As we move into a challenging year for businesses, our community of technology leaders and practitioners have been asking what impact technology will have on transformation.

How can you harmonise technology and people? How can organisations truly innovate when faced with budget, resource and security constraints? 

With a focus on people, process and technology, speakers at the Tech Predictions Mini Summit shared strategies and case studies as well as the ways in which they’ve re-evaluated priorities to prepare for the year ahead.

The panel was moderated by Lynda Girvan, head of agile at the CMC Partnership Consultancy, and included Ellen Pengelly, head of business operations & talent and recruitment lead, Imperial College London; Belinda Finch, CIO of Three; Manisha Mistry, COO of R² Factory at Rolls-Royce; Gary Foote, CIO at Haas F1; and Claudia Zieschang, VP, EMEA, marketing at Cohesity.

These were the key takeouts.

True change can only come from taking (calculated) risks 

Organisations wanting to truly transform and become digital-first must first decide the level of risk that they’re willing to take. Traditional structures don’t work today and so change is necessary, but how far leaders are willing to push the boundaries will determine the level of transformation achieved. 

IT is an enabler 

There is no question: IT has presented solutions to mission-critical problems faced by businesses in recent years, but IT is no longer just a means to an end. Through facilitating change, collaboration and creativity,  IT teams are truly enabling digital innovation and transforming businesses. Bringing IT to the forefront is crucial to navigate what’s next on the horizon. 

CIOs must have a spot on the board

The role of the CIO has changed dramatically, but for many, the board doesn’t know it yet. Today, the CIO is tasked with meeting ever-changing communication and collaboration demands (from customers and employees), whilst also ensuring business needs are met and infrastructure is protected. Businesses not big enough to have a CIO still need to recognise and value the role of technology within their organisations.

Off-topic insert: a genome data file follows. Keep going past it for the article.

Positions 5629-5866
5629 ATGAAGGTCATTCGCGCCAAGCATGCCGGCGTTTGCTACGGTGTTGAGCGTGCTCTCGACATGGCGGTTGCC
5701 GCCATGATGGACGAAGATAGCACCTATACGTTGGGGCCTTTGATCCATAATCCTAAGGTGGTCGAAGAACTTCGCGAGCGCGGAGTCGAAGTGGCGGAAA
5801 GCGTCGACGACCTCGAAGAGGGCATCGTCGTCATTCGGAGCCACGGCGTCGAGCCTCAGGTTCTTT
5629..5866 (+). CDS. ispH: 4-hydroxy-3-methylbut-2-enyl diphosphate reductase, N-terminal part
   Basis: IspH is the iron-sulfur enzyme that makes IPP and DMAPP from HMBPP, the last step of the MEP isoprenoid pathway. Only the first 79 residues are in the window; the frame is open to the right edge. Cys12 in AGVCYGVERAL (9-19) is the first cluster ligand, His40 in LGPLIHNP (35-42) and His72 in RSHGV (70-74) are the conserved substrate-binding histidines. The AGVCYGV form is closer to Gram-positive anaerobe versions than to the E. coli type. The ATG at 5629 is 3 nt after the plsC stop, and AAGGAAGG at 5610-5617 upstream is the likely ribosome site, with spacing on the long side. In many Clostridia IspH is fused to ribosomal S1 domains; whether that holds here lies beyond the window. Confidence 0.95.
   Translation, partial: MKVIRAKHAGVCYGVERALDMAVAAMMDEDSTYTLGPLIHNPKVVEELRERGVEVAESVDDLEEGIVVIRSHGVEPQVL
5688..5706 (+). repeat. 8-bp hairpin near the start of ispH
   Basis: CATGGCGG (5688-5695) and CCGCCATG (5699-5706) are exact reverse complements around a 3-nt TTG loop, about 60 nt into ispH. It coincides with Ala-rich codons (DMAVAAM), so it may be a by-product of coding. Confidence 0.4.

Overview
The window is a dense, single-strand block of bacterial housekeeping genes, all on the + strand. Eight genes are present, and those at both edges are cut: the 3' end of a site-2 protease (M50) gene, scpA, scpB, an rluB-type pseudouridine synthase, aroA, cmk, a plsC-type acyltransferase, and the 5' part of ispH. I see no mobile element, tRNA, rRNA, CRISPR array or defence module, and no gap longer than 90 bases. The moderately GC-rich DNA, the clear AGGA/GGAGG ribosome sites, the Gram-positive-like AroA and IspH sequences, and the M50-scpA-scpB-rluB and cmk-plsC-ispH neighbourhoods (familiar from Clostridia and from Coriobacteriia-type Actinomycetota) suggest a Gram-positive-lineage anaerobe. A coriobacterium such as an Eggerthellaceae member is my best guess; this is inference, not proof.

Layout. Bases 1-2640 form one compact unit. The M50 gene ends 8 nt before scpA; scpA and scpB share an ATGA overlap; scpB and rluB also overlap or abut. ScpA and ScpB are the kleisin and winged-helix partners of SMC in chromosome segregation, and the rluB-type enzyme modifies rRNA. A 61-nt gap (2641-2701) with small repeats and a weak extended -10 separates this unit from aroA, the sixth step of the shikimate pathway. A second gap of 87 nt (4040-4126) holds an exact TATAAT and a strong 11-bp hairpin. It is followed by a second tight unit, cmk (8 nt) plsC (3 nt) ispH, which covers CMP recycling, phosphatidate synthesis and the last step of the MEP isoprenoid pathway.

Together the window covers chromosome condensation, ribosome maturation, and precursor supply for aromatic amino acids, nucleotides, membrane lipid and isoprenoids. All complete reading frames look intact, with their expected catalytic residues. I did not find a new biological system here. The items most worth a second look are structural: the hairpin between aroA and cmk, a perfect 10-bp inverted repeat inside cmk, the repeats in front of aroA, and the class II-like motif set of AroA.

Remote teams present huge opportunities – & threats

To retain and attract the best talent, offering flexible and hybrid working is a necessity, but with this comes a greater threat landscape. Companies need to figure out how they can allow employees to use technology to work smarter and solve problems, whilst mitigating risk and protecting company infrastructure and data. 

Senior leaders need to live the change 

In today’s new way of working, those at the top can no longer rest on their years of experience and technical knowledge. Good leadership means leading by example and this is especially true when it comes to hybrid working. Good leaders must also create an inclusive culture which meets inter-generational and diverse needs, whilst also delivering on the commercial aspects. 

Moulding bids farewell to the ‘stiff upper lip’ and fights back

Hiring processes are critical in creating a culture for change 

In order to create a culture of continuous innovation and one which embraces change, you need to bring on board the right people! Companies need to better understand the individual joining your business and ensure your business can meet their optimal ways of working in order to support their transition into your organisation. 

Prioritise, plan then plot a migration course

For organisations looking to invest in digitising systems, deciding where to start and where to prioritise your investment is the first crucial step. Ask yourself where does the value lie currently and what risks are you willing to take? Invest in people and value and then build a centre of excellence of passion and capability. Figure out how you’re measuring success in order to show value and scale.  

Shift left on digital design to embed security from start 

When it comes to digital transformation of core systems, organisations need to think about their software supply chain and shift left. Don’t get too far down the road before you meet your biggest hurdles, which are often security-related. Security has to be one of the first things you consider, as opposed to a bolt-on. 

Threat modelling is key to better intelligence to avoid a cyber attack

While no organisation can achieve 100% visibility to an incoming cyber threat, a business can reduce its impact drastically by using threat modelling tools to map a potential attack and understand how and why they occur. Businesses are still approaching threat intelligence systems as a tick box exercise and need to implement them properly, collecting and using available data to get further insights. Unfortunately, only by experiencing a cyber attack do businesses really analyse how they happened and look at implementing comprehensive threat protection strategies.

Focus on easing pain points to drive workplace tech adoption 

In today’s modern workplace, unified communications and collaboration tools offer the potential to make a massive difference to productivity, but they have to be absolutely bespoke to the business needs and supportive of its culture. Consider the major pain points, for example, when you introduce a new tool, you have to take employees on the journey and invest in the necessary training to explain the benefits and get buy-in. Everyone needs to be aware this is not an overnight fix. It takes time to embed new technology, but ensuring ROI on your investment is crucial.

Shy bairns get nowt (and other leadership lessons from my mum)